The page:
Architecture in the University

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The study of architecture in the College of Arts & Sciences is focused around a six-semester core of sequential design studios with an optional Senior Honors Thesis.

 

ARCH 102: Introduction to Design

As the first course in the six-semester cumulative sequence of required design studios, ARCH 102 focuses on orthogonal geometry, orthographic and axonometric projection and digital fabrication. In ARCH 201, the design studio following ARCH 102, students explore the non-orthogonal geometries of animate form as the basis for the development of analogical and prototypical structures. Learn more

 

ARCH 201: Design Fundamentals I

As the second course in the six-semester cumulative sequence of required design studios, ARCH 201 is preceded by ARCH 102, an exploration of orthogonal geometry and orthographic and axonometric projection. ARCH 201 focuses on the non-orthogonal geometries of animate form as the basis for the development of analogical and prototypical structures utilizing 3D digital modeling software and digital fabrication. In ARCH 202, the design studio following ARCH 201, students explore the movement of the body as a basis for design. Learn more

 

ARCH 202: Design Fundamentals II

As the third course in the six-semester cumulative sequence of required design studios, ARCH 202 is preceded by ARCH 201, an exploration of the non-orthogonal geometry of animate form. ARCH 202 focuses on the mapping of the human body’s movement during a specific activity as a frame of reference for the design a site-specific space-enclosing structure. In ARCH 301, the design studio following ARCH 202, students explore intersecting geometries. Learn more

 

ARCH 301: Design I

As the fourth course in the six-semester cumulative sequence of required design studios, ARCH 301 is preceded by ARCH 202, mapping the movement of the human body as a basis for design. ARCH 301 focuses on the investigation of intersecting geometries through a series of exercises culminating in the design of a community performance space. In ARCH 302, the design studio following ARCH 301, students explore the geometry and material qualities of existing constructive assemblies in the development of new spatial and constructional prototypes. Learn more

 

ARCH 302: Design II

As the fifth course in the six-semester cumulative sequence of required design studios, ARCH 302 is preceded by ARCH 301, and exploration of intersecting geometries. ARCH 302 focuses on constructive geometry as a means to explore the connections and potential relationships between geometry and basic techniques of building construction. Students draw and analyze constructive assemblies of precedent buildings as the basis for the development of new spatial and constructional prototypes, which are deployed with variability on a specific site.  In ARCH 401, the design studio following ARCH 302, students design a building in relation to contemporary concepts of geometry in architecture. Learn more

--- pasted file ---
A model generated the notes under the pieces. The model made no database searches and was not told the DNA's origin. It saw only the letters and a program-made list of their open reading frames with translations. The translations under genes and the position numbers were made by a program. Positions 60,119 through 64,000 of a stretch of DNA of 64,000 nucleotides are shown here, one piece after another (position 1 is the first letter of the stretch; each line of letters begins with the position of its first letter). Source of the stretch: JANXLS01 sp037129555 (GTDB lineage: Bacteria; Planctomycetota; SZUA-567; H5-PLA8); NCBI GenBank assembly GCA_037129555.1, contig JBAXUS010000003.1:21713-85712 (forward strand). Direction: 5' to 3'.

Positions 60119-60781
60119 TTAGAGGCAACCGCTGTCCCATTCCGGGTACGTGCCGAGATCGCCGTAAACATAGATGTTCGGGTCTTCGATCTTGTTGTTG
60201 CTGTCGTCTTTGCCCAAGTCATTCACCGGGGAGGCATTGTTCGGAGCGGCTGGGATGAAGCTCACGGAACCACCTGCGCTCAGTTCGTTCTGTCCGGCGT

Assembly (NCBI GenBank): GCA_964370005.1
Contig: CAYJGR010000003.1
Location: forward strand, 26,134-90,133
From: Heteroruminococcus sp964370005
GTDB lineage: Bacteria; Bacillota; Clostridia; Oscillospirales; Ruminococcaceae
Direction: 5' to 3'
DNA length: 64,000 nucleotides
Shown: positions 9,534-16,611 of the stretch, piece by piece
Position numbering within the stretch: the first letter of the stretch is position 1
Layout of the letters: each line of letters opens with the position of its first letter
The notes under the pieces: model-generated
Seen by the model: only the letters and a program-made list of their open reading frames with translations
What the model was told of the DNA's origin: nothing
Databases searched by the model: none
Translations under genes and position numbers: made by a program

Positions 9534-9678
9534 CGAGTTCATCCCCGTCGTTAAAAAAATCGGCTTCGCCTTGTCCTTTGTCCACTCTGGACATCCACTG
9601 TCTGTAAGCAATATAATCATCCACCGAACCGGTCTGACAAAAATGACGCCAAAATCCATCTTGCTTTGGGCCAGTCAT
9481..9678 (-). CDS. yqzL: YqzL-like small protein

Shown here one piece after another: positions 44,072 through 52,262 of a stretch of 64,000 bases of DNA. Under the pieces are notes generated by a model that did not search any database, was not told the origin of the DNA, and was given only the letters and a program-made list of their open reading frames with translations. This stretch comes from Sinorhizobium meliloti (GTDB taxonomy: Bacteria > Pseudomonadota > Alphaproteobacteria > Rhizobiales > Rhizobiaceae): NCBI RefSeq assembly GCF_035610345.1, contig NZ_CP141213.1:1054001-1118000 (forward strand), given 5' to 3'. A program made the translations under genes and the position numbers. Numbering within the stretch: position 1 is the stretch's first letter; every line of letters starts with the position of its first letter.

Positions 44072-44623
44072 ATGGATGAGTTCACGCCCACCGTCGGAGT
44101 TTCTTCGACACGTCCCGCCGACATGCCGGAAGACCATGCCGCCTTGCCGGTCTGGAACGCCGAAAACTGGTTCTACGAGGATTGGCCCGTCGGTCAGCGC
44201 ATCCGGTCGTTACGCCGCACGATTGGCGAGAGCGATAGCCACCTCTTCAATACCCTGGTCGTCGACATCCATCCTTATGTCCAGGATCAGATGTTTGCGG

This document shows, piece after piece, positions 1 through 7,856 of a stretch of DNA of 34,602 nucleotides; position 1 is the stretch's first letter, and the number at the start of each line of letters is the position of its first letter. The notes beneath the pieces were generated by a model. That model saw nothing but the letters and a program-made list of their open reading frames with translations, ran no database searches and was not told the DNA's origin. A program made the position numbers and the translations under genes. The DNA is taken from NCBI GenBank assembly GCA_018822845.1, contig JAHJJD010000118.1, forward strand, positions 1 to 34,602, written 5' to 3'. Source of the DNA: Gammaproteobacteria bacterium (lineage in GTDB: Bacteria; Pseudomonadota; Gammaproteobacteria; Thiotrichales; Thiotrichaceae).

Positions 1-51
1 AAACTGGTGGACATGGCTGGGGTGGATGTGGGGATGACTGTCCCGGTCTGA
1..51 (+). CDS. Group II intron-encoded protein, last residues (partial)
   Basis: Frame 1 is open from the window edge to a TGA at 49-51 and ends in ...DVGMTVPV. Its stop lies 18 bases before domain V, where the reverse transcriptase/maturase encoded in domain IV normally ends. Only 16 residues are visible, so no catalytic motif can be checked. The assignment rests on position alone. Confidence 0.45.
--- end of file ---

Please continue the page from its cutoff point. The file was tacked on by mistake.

ARCH 401: Advanced Design

As the sixth and final course in the six-semester cumulative sequence of required design studios, ARCH 401 is preceded by ARCH 302, an exploration of constructive geometries. ARCH 401 focuses on connections between design and theory, especially in relation to contemporary concepts of geometry explored through the design of a work of architecture with a particular program situated a specific location. Learn more

 

ARCH 498: Honors Thesis (Elective)

A student may apply during the fall term of their fourth year to graduate with Honors in the Major in Architecture. To graduate with Honors a student must successfully complete ARCH 498: Honors Thesis. To be admitted into ARCH498 in the spring semester of the fourth year a student must have a minimum grade point average of 3.5 in required ARCH courses and submit a written thesis proposal on the first Monday in November in the fall semester of their fourth year. The pdf of the proposal should be labelled “ARCH498_last name, first name” and be limited to three 8.5x11 pages including a thesis title, subtitle, description (1-3 paragraphs) and an annotated bibliography.

The subject of the thesis must be specifically related to sociocultural or ecological concerns, or both, and link architecture with another discipline of study within the College of Arts & Sciences. The proposal must include the names, academic rank and email addresses of each of the proposed thesis advisors and explain in 1-3 sentences how the academic or research interests of each advisor relate to the subject of the proposed thesis. For academic year 2020-21, each Honors Thesis is limited to no more than three and no less than two advisors, with at least one in architecture and one in another discipline within the College of Arts & Sciences. Either one of these advisors may be the primary or secondary advisor.

Once the thesis proposal is reviewed and approved by both the Honors Thesis Coordinator and the Undergraduate Chair, a student will be issued a permit to enroll in ARCH498 in the spring term. Students are expected to meet with their primary advisor at least once a week during the spring term. Final requirements in ARCH498 include drawings (analytical, design, or both) as well as a written thesis booklet.  An Honor Thesis may be substantially drawn, but must include some writing, or substantially written, but must include some drawing. Learn more